The Wisconsin National Guard created its own arm to investigate allegations of sexual harassment and assault in violation of state and federal law, according to a report released Monday afternoon.
After reviewing the report on how the Wisconsin National Guard botched the handling of assault and harassment allegations, Gov. Tony Evers called for and received the resignation of Maj. Gen. Don Dunbar, who has been adjutant general since 2007.
Evers vowed “top-to-bottom changes to ensure a safe workplace in the guard” that is free of sexual assault and harassment or the fear of retaliation for filing a report. The resignation of Dunbar is effective Dec. 31.
“New leadership is also needed to successfully implement these reforms,” said Evers, who signed an executive order implementing changes recommended in the 88-page report.
The probe conducted by the National Guard Bureau’s Office of Complex Investigations found the state unit’s policies for handling assault and harassment allegations were “non-compliant with federal law” and resulted in “numerous, significant deficiencies that compromised the accuracy and legality of the investigations.” The move also shielded the Wisconsin National Guard from scrutiny by state and federal officials.
Under current policy, the Office of Complex Investigations is supposed to investigate reports of sexual assault. Instead, the Wisconsin National Guard used its internal process to handle 22 of the 35 reports of sexual assault it received between May 1, 2009, and May 31, 2019.
The move to handle investigations from within created “internal, command-driven” probes, according to the report.
The decision was found to be a “direct violation” of Department of Defense policies and practices, and the probe found the move “negatively impacted” the quality and legality of sexual assault investigations. This, in turn, meant the credibility of the investigations “suffered to the detriment of all parties.”
OCI investigators in the report present 21 recommendations to address the issues, including calling on the Wisconsin National Guard to stop conducting internal investigations into allegations of sexual assault and to update its policies to prevent “command-directed” probes in the future.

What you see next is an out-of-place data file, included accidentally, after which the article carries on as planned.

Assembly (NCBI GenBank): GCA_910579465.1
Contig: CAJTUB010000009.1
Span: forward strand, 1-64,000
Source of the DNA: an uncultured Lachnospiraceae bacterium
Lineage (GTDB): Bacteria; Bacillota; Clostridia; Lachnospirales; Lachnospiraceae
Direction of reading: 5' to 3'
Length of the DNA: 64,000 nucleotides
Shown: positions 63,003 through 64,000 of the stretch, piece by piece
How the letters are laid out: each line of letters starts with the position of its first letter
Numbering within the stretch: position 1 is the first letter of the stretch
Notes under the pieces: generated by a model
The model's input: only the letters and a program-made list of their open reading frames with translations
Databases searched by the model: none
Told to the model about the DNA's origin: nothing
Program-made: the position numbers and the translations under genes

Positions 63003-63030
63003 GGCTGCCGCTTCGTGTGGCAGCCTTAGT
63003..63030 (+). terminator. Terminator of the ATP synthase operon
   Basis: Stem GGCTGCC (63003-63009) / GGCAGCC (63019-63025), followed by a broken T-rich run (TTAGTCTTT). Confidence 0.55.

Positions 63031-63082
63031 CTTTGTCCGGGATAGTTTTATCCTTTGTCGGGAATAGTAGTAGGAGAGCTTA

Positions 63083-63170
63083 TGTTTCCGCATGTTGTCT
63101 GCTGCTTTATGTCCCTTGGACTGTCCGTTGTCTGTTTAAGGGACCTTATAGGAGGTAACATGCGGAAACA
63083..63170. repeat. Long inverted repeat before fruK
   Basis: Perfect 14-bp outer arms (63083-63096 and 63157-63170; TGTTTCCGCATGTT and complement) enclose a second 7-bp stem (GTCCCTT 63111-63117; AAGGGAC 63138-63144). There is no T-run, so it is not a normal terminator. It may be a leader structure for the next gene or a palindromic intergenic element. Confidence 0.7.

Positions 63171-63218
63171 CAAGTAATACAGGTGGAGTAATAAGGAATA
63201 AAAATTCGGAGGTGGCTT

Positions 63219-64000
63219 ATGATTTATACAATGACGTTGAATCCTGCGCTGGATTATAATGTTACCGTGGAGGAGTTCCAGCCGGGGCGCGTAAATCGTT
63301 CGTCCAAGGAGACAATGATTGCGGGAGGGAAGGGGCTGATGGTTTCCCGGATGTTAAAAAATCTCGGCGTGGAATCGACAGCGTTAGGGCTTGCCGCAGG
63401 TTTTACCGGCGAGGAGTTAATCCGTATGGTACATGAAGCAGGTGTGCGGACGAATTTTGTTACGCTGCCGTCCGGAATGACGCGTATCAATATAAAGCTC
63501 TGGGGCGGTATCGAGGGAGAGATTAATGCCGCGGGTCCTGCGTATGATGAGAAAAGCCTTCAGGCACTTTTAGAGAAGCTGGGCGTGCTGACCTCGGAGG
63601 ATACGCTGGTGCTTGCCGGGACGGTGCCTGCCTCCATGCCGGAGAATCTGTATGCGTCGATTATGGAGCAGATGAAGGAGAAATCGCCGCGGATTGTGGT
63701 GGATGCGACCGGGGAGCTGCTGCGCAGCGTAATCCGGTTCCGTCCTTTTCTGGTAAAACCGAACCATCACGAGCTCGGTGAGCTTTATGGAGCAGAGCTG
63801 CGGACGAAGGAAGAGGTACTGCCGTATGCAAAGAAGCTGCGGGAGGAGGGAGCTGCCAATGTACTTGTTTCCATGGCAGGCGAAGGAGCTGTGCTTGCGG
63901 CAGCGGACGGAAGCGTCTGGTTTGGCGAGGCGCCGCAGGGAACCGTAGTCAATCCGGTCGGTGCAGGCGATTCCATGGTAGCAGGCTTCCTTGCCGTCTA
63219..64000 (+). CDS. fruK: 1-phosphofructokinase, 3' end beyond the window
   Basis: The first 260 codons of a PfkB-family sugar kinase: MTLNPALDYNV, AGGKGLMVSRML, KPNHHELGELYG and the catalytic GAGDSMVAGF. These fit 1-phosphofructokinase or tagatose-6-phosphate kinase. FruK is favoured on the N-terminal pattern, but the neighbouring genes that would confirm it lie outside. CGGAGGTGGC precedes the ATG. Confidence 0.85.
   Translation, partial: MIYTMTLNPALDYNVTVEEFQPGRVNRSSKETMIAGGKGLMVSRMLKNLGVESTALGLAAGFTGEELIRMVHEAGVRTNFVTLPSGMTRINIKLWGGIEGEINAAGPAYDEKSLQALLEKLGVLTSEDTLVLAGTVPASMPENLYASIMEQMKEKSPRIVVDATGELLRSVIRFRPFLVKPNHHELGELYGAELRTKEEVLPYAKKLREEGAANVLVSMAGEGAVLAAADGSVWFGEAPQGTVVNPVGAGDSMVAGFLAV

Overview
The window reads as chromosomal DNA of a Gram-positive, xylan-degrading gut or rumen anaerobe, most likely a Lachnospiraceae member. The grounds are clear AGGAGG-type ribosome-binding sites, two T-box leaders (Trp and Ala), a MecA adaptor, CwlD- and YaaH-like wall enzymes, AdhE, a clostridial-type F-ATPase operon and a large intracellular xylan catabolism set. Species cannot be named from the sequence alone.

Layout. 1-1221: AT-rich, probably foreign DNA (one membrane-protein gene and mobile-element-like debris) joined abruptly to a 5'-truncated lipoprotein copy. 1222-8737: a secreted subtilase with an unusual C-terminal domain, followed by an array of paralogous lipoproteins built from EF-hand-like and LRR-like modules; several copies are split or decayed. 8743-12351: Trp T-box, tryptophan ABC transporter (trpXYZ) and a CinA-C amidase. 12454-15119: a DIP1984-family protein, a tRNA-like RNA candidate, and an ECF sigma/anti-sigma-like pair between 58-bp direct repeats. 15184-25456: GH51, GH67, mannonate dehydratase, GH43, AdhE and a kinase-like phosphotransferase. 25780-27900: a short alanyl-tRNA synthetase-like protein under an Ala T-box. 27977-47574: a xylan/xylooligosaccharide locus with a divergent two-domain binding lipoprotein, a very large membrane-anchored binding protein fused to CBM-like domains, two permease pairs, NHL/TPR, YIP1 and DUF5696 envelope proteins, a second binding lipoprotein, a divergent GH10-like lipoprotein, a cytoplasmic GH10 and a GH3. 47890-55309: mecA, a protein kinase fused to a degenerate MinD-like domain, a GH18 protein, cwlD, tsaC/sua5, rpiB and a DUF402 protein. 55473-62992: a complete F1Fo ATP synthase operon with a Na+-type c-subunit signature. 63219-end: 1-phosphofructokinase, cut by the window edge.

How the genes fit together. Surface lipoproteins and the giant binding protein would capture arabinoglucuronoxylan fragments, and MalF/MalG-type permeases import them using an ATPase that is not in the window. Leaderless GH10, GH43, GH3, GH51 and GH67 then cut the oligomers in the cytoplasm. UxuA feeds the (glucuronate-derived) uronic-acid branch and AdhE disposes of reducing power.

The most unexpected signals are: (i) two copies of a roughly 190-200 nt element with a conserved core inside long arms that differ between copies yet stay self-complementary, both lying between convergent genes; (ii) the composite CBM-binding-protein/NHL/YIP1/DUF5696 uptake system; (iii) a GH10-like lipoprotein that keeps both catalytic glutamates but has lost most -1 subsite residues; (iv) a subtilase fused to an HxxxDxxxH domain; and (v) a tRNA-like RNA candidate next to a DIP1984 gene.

The report also calls on the Wisconsin National Guard to update its written policies to comply with federal law, implement internal controls to “better manage the administration of discipline” and centralize all military justice records.
Evers in an executive order issued as the report was released directed the Wisconsin National Guard to develop a plan to “faithfully implement” each of the 21 recommendations within 60 days.
U.S. Sen. Tammy Baldwin joined Evers in March in calling for a review of Guard procedures following media reports of botched investigations and retaliation against those who spoke up. She said the report shows the Guard failed to provide “leadership of unmatched integrity and a work environment free of sexual assault, harassment and the fear of retaliation.”
“The failure of leadership, wrongdoing, and lack of accountability that has been uncovered demands change at the Wisconsin National Guard, including new leadership and implementing all of the report’s recommendations on how best to prevent sexual assault and harassment, and confront it with accountability when it occurs,” said Baldwin, D-Madison.
Dunbar and Guard leaders were briefed on the report’s findings Saturday. Ahead of its public release, Dunbar vowed to implement the changes, saying, “Sexual misconduct has no place in the Wisconsin National Guard.” A Wisconsin National Guard spokeswoman didn’t immediately return a call seeking comment on the report’s details.
Dunbar was first appointed to the post in 2007 by then-Gov. Jim Doyle. He was then reappointed to new five-year terms by Gov. Scott Walker in 2012 and 2017. He joined the Air Force in 1983 and then the Washington Air National Guard in 1991. He came to Wisconsin in 2005 to command Milwaukee’s 128th Air Refueling Wing.
Evers indicated Brig. Gen. Dary Ebben will serve as the head of the Wisconsin National Guard on an interim basis after Dec. 31, and the process to find a permanent replacement will begin “in the coming weeks.”
Senate Minority Leader Jennifer Shilling, D-La Crosse, said in a statement she appreciated “the swift action by Gov. Evers, Sen. Baldwin and the National Guard Bureau” in their review and handling of the situation.
“This report is just the beginning of a long road ahead,” Shilling said. “I encourage other individuals who have experienced sexual assault, sexual harassment or retaliation to report their concerns and help to ensure that justice is served.”
See the National Guard statement: